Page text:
The Christmas truce of 1914 is testimony to the intense desire of most young men not to die and not to kill. It is also evidence of the growing aversion to extreme violence that writers such as Steven Pinker (2011) have identified over thousands of years of human history. It reproaches the rulers of 1914 that condemned Europe to thirty years of mass warfare. But it did not and could not overcome the political calculations that led to war at that time.

In 2014 the Kremlin's political calculations have led to war in Ukraine. Russian leaders seem to have no qualms when they threaten to widen the use of force in Europe by means of rapid rearmament, large-scale miltary exercises, and continuous probing of NATO air and sea defences, and by talking up the use of nuclear weapons.

From one end of Europe to the other today there is ample evidence of the innate desire of ordinary people to live and let live. But live-and-let-live does not offer a solution to the problem of authoritarian rulers that make their war plans in secret, free of moral and political restraints.


  • Ashworth, Tony. 1980. Trench Warfare, 1914-1918: The Live and Let Live system. London: Macmillan.
  • Bairnsfather, Bruce. 1917. Fragments from France. New York and London: The Knickerbocker Press.
  • Pinker, Steven. 2011. The Better Angels of our Nature: The Decline of Violence in History and its Causes. London: Allen Lane.

Back to the USSR: National Security in the Soviet Economy

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In Moscow 18 months ago, I made some short videos for Postnauka, a Russian science and social-science video magazine. One of the videos I made was about the security dimension of the Soviet economy. Under the heading of "security" I had in mind both external (mainly military) security and internal political security. The Postnauka people published it on line in August this summer and I think they forgot to tell me so I noticed it only recently. Anyway here is the interview(in English, just over 16 minutes).

Here's a translation of the Russian-language introduction on the Postnauka web page:

What approaches have been used to study the history of the Soviet economy? Why is it difficult to investigate the various influences on the Soviet economy? University of Warwick Professor Mark Harrison explains how to uncover the hidden connections between the agencies of government in the "Serious Science" project established by the Postnauka team.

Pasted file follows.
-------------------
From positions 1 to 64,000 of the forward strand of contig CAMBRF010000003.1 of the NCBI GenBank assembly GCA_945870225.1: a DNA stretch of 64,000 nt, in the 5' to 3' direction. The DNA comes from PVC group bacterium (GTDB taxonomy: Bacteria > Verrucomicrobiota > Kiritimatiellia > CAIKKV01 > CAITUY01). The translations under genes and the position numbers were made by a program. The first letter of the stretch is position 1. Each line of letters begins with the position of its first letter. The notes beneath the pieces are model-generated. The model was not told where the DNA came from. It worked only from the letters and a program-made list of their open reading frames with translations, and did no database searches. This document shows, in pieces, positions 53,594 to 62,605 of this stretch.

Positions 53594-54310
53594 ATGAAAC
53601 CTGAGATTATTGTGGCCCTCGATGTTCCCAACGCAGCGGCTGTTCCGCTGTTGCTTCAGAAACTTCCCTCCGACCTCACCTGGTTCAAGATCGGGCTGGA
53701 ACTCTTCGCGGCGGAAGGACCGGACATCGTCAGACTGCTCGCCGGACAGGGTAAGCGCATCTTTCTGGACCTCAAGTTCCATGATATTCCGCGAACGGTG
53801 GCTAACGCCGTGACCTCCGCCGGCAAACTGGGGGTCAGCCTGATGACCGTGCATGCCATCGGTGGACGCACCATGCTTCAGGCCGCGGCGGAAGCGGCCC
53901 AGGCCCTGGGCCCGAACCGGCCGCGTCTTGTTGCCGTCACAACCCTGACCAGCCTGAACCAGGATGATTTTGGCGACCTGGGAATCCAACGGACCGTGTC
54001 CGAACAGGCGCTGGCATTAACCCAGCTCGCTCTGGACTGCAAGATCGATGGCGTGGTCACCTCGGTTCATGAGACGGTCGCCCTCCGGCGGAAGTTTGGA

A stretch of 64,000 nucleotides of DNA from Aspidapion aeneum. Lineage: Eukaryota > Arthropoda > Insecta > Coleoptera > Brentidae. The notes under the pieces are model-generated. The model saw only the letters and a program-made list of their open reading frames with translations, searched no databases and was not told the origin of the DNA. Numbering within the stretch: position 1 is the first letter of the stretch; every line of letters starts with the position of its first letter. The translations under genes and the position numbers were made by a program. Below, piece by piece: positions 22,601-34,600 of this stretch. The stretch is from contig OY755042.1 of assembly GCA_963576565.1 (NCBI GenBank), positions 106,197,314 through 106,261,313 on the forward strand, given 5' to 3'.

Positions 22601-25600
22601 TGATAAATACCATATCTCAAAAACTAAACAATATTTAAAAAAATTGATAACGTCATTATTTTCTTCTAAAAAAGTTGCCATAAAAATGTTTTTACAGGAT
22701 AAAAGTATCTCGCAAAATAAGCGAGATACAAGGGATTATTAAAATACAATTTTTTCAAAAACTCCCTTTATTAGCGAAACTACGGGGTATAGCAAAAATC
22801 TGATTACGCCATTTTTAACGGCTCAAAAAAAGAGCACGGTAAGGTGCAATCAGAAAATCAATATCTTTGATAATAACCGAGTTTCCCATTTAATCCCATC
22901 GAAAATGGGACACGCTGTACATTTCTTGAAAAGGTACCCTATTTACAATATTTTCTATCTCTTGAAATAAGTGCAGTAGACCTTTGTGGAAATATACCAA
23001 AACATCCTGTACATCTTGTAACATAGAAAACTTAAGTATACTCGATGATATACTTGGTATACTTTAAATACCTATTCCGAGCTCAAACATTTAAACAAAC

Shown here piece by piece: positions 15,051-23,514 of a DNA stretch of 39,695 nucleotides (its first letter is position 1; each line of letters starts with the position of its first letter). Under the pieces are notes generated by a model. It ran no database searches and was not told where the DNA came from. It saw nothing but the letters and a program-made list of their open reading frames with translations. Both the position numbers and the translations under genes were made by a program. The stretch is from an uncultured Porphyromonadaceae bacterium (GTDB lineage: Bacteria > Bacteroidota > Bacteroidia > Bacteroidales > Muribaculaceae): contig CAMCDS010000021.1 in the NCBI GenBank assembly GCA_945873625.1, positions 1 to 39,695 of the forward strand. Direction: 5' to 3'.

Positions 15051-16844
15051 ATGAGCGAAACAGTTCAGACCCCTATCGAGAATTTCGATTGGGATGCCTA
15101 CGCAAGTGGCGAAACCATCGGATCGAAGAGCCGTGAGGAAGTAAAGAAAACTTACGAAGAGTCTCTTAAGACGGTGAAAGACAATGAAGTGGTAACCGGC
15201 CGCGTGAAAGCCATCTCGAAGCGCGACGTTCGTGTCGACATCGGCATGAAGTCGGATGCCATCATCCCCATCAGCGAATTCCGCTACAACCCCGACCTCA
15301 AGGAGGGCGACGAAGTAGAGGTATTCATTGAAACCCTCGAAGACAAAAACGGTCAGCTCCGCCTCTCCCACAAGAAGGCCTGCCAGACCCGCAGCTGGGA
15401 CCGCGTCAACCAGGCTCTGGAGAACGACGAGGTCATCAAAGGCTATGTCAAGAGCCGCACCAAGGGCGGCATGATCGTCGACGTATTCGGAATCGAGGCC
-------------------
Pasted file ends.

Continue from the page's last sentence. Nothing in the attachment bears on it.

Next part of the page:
At first [after the opening of the archives] researchers looked into just two aspects. One was the actual scale of the Soviet military-industrial complex, which was not the whole economy but still a very important part of it and it affected the whole economy, for example, through mobilization planning. So understanding the scale of Soviet rearmament and the military-industrial complex was one aspect, and the other was the effort to better understand the general context of the "great breakthrough" of the first five year plan of the 1920s and the transformation of the Bolshevik party into Stalin's personal power.

I want to mention here another researcher, Vladimir Kontorovich. He drew attention to the need to listen to what the Bolsheviks actually said. In Western economics there is often neglect of what politicians say because we think of our own politicians and their broken promises; we know that politicians lie, so why read what they write as opposed to looking at the outcomes? Kontorovichhas argued that we ought to take seriously what Lenin and Stalin said about their economic goals. In my view if you consider carefully what they wrote about economics you can see some things that emerged from the Bolshevik strategy and the Soviet system of power.

It's difficult for historians to evaluate the role of the security services in economic policy and decision making partly because we have access to the security archives only for the 1930s. Now this situation is changing because a group of independent states that were Soviet republics have chosen a different political path and some of them have opened thei security archives. These are primarily the Baltic countries — Latvia, Lithuania, and Estonia; Ukraine (to some extent) and Georgia have also opened their archives, so now we can find out how the Soviet security service operated in the [Soviet] borderlands. Based on this, we can try to infer how they worked in the Soviet Union as a whole.

To give an example of the kind of research that is now possible, over the last couple of years Inga Zaksauskiene of the History Faculty of Vilnius University and I have been writing a paper entitled "Counter-Intelligence in a Command Economy." Our paper, bassed on research in the documents of the Lithuania KGB held on microfilm at the Hoover Archive, has just been acceped for publication by the Economic History Review. Here's the abstract:

We provide the first thick description of the counter-intelligence function in a command economy of the Soviet type. Based on documentation from Soviet Lithuania, the paper considers the KGB (secret police) as a market regulator, commissioned to prevent the disclosure of secret government business and forestall the disruption of government plans. Where market regulation in open societies is commonly intended to improve market transparency, competition, and fair treatment of consumers and employees, KGB regulation was designed to enforce secrecy, monopoly, and discrimination. One consequence of KGB regulation of the labour market may have been adverse selection for talent. We argue that the Soviet economy was designed to minimize the costs.

And here is a preprint.

I am a professor in the Department of Economics at the University of Warwick. I am also a research associate of Warwick’s Centre on Competitive Advantage in the Global Economy, and of the Centre for Russian, European, and Eurasian Studies at the University of Birmingham. My research is on Russian and international economic history; I am interested in economic aspects of bureaucracy, dictatorship, defence, and warfare. My most recent book is One Day We Will Live Without Fear: Everyday Lives Under the Soviet Police State (Hoover Institution Press, 2016).